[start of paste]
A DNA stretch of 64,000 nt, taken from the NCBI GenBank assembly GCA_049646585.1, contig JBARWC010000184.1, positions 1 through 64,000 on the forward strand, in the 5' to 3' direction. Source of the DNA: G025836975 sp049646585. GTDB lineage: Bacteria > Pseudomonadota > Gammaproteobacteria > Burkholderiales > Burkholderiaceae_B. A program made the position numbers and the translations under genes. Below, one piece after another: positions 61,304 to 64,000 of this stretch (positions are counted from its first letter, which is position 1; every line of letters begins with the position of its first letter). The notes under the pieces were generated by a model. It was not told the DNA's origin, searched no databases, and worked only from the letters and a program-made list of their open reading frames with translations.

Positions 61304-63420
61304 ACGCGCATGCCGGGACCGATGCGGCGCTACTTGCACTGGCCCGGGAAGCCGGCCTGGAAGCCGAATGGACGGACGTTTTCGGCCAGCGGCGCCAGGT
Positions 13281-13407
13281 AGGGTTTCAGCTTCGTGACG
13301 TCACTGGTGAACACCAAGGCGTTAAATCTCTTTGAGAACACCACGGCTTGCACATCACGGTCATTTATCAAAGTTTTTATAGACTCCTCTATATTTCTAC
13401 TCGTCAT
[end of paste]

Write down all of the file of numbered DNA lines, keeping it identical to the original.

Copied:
A DNA stretch of 64,000 nt, taken from the NCBI GenBank assembly GCA_049646585.1, contig JBARWC010000184.1, positions 1 through 64,000 on the forward strand, in the 5' to 3' direction. Source of the DNA: G025836975 sp049646585. GTDB lineage: Bacteria > Pseudomonadota > Gammaproteobacteria > Burkholderiales > Burkholderiaceae_B. A program made the position numbers and the translations under genes. Below, one piece after another: positions 61,304 to 64,000 of this stretch (positions are counted from its first letter, which is position 1; every line of letters begins with the position of its first letter). The notes under the pieces were generated by a model. It was not told the DNA's origin, searched no databases, and worked only from the letters and a program-made list of their open reading frames with translations.

Positions 61304-63420
61304 ACGCGCATGCCGGGACCGATGCGGCGCTACTTGCACTGGCCCGGGAAGCCGGCCTGGAAGCCGAATGGACGGACGTTTTCGGCCAGCGGCGCCAGGT
Positions 13281-13407
13281 AGGGTTTCAGCTTCGTGACG
13301 TCACTGGTGAACACCAAGGCGTTAAATCTCTTTGAGAACACCACGGCTTGCACATCACGGTCATTTATCAAAGTTTTTATAGACTCCTCTATATTTCTAC
13401 TCGTCAT